And I am proud that we have gone about this the right way--we set the training bar very high to ensure competence and safety and maintained a focus on postdoctoral training, we conducted and rigorously evaluated demonstration projects, we set rules for supervision. We are proving that we can meet this public health need while staying true to our core expertise in psychotherapy.

Others may still disagree with this direction, and that is okay. We can have honest disagreements without allowing it to perpetuate a permanent chasm within the family of psychology. We can move beyond this and unite around other pressing issues facing psychology.

How can APA further strengthen its science base?

Our efforts in science are some of the best-kept secrets about APA. The association is an extremely hospitable place for psychological scientists, as demonstrated by our journals, which are among the best in the world, our convention, our many science divisions and all the great things that the Science Directorate is doing. I know we have lost some science members over the years and, like our practice colleagues, our scientist members will always be members of other organizations in addition to APA. And that's fine. But I want to roll out the welcome mat and encourage those scientists who have left to come back home.

I also think we need to continue to work assertively with the national funding agencies to ensure that psychological science can compete equally for research dollars. We have so much to offer society with respect to the understanding of basic mental and behavioral processes, and in the understanding, prevention and treatment of illnesses. APA has always been at the table at the National Science Foundation, the National Institutes of Health and other agencies, and with Congress, and I plan to use my experiences in working with these entities to ensure that we have an even greater presence when science budgets are constructed. And because of my work at NIH, I still know my way around town.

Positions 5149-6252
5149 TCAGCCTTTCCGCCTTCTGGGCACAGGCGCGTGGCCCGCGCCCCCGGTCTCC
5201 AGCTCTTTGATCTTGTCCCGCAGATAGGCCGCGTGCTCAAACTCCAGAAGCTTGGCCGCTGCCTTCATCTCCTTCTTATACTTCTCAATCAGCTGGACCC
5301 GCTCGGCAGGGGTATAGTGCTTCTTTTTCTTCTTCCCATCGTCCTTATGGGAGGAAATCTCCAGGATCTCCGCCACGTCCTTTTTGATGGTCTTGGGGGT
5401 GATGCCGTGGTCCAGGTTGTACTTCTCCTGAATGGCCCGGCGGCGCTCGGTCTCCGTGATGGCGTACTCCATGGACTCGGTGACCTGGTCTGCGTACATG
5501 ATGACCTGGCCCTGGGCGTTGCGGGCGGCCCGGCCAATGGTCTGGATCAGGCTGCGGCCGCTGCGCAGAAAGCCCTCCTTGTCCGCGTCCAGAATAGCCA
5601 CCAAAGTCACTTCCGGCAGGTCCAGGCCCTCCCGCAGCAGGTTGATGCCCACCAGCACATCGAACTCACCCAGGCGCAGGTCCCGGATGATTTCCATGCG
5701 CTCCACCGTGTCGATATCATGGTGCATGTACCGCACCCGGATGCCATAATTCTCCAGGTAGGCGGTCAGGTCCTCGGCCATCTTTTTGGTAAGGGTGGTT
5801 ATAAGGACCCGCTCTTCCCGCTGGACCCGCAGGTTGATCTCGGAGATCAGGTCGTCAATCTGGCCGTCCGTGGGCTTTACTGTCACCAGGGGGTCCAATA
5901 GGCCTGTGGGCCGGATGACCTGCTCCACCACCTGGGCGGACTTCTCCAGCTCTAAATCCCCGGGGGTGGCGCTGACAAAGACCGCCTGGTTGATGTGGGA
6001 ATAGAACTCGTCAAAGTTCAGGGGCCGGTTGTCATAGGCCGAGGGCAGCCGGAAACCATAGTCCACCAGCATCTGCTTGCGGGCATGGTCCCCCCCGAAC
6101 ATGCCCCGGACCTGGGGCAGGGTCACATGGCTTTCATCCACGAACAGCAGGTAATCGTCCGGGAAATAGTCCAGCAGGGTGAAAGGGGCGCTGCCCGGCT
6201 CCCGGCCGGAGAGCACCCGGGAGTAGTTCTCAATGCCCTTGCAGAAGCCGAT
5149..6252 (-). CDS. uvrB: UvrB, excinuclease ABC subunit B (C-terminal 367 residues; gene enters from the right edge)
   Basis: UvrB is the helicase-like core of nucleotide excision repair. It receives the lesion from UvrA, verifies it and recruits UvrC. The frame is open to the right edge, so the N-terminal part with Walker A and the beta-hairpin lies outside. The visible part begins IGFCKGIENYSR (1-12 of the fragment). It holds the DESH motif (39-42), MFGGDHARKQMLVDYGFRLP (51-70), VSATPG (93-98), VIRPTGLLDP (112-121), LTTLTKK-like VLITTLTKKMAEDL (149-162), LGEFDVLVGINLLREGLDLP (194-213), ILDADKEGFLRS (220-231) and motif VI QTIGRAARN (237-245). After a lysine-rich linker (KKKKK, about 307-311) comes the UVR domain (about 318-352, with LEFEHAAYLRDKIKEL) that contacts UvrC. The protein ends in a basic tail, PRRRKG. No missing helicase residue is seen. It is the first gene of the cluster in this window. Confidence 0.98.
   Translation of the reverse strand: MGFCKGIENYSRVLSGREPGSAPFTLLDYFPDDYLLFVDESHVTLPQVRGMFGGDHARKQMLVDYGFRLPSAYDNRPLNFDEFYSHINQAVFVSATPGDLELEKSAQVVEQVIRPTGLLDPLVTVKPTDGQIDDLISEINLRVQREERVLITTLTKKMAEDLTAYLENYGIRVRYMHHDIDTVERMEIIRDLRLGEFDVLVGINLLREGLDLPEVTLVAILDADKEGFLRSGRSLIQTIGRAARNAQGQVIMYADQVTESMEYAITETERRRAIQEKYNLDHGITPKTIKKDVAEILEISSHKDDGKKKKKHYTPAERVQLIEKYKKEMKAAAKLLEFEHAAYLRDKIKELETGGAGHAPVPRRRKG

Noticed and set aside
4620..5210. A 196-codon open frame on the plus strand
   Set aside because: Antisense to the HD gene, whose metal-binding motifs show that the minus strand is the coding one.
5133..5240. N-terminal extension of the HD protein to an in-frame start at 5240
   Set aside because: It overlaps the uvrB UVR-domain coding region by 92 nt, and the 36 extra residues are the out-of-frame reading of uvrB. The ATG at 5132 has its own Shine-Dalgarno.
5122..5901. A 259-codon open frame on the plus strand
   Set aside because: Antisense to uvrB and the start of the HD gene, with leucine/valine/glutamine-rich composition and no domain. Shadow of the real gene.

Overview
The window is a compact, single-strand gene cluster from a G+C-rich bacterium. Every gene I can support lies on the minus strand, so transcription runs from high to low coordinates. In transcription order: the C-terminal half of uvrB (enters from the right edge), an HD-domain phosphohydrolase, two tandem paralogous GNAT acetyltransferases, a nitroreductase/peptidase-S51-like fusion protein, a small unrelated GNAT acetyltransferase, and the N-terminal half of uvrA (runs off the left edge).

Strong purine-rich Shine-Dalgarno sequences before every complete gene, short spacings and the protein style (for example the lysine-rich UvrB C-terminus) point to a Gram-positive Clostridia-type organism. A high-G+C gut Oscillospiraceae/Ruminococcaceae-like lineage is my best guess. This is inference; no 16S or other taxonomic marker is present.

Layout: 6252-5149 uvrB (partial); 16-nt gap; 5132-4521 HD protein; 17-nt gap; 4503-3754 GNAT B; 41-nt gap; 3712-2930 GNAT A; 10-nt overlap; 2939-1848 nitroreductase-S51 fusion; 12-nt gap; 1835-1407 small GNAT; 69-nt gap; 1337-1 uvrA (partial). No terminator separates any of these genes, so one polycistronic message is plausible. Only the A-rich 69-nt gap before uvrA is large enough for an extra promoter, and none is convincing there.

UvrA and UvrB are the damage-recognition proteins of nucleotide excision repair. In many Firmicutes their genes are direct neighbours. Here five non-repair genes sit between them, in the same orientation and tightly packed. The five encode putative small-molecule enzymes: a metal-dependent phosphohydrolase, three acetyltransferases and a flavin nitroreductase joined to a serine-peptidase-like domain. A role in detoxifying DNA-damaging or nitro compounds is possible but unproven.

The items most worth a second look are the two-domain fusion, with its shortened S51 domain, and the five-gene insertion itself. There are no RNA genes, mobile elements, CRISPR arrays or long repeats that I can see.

What will you do to support students at APA?

Although it is a cliché, students really are the future of the field. We have to get students involved in all aspects of APA as early as possible in order to grow our future Council, Board, and committee members, division leaders, presidents and CEOs. I will work closely with the American Psychological Association of Graduate Students and other groups to evaluate how APA is meeting the needs of students and to determine if we can do better.

How will you reach out to members?

I want to continue Ray Fowler's tradition of being accessible by phone and e-mail to all members, since they are who I work for. I would also like to have a series of townhall meetings across the country with state associations and university departments, where I can have a chance to hear what is on members' minds. In order for APA to provide the best service to its members, I have to understand the things that are important in the day-to-day lives of psychologists.

What piqued your interest in psychology as a career?

I come from a family of psychologists and ministers. On the minister side, everyone in my immediate family is a Baptist minister--my father, mother and brother. My parents are deceased, but they were co-pastors of a very large church in North Carolina for almost 50 years. My brother is an ordained minister. My parents, especially my mother, always thought that I would go into the ministry. Then, when I became a psychologist, she'd introduce me to her friends saying, "His ministry is psychology."